On Monday morning, the last day of this Supreme Court term, there were no rainbow flags or same-sex marriage protesters left on the marble plaza before the the nation’s highest court. But inside the court room, Scalia wanted to talk about Friday’s 5-4 decision making same-sex marriage legal throughout the United States, despite the fact that there were three other opinions to issue. In an extraordinary reading from the bench in a death penalty case in which he was actually in the majority, Scalia managed to dissent on gay marriage for a second time. “Last Friday, this court took away from the people the right to decide on same-sex marriage on the basis of their own policy preferences,” he said, taking a shot at Justices Ruth Bader Ginsburg and Stephen Breyer for suggesting in their written dissent to the case being announced that the death penalty is unconstitutional. It was, in other words, a dissent to a dissent.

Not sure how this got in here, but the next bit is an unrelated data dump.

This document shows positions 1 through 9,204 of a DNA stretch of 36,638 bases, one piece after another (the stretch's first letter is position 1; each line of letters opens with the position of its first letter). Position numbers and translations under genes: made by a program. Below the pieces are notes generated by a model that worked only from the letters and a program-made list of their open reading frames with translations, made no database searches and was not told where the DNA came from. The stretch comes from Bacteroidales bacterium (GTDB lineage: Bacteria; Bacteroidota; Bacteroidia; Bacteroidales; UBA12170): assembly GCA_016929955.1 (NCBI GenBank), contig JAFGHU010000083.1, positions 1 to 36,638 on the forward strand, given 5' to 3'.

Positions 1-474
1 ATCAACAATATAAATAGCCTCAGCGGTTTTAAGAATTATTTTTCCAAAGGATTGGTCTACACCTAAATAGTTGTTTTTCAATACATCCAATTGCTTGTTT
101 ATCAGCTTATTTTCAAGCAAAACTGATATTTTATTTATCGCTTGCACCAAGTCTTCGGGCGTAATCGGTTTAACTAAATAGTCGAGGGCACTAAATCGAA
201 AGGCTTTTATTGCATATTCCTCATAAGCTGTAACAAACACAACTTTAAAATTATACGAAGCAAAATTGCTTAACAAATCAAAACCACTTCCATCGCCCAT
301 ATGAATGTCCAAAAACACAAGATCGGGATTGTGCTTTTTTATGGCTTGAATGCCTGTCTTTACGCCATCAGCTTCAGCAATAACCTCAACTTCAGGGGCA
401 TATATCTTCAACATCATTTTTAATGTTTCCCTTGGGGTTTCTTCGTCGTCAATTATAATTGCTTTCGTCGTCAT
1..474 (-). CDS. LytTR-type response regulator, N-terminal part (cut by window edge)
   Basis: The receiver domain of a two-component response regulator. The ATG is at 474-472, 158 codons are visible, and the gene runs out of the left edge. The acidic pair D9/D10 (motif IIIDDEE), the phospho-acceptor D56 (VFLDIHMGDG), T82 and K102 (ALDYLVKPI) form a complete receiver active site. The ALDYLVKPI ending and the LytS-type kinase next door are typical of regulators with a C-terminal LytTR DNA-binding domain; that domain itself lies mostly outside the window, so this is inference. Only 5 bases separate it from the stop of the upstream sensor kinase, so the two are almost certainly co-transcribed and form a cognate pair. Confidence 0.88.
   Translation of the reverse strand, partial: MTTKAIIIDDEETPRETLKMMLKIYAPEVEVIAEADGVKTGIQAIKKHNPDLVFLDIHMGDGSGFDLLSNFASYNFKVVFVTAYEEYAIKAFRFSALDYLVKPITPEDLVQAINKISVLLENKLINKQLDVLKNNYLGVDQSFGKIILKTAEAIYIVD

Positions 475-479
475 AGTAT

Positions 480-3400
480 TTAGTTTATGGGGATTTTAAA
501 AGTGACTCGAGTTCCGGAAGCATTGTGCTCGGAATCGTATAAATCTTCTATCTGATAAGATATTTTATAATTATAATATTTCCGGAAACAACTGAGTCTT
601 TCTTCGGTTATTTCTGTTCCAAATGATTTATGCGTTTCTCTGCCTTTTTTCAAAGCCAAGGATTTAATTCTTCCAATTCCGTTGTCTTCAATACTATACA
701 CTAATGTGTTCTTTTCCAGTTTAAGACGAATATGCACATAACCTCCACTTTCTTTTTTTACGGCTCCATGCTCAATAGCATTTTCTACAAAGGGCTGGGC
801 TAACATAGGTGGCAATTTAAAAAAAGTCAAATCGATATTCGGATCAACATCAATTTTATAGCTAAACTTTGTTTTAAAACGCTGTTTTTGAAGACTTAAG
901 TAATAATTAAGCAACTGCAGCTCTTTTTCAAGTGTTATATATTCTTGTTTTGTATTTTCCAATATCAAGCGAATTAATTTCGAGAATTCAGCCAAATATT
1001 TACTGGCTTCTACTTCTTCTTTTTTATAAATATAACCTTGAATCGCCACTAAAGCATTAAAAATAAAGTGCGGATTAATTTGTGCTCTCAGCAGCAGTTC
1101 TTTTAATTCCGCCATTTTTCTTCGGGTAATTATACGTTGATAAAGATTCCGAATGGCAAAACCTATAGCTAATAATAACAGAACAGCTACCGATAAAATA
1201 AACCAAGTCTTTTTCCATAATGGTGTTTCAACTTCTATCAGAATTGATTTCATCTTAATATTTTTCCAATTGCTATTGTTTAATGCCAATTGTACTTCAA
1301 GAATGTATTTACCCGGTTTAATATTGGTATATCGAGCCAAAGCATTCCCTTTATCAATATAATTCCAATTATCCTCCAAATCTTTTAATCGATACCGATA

The above-linked report notes that oral dissents “considered extraordinary.”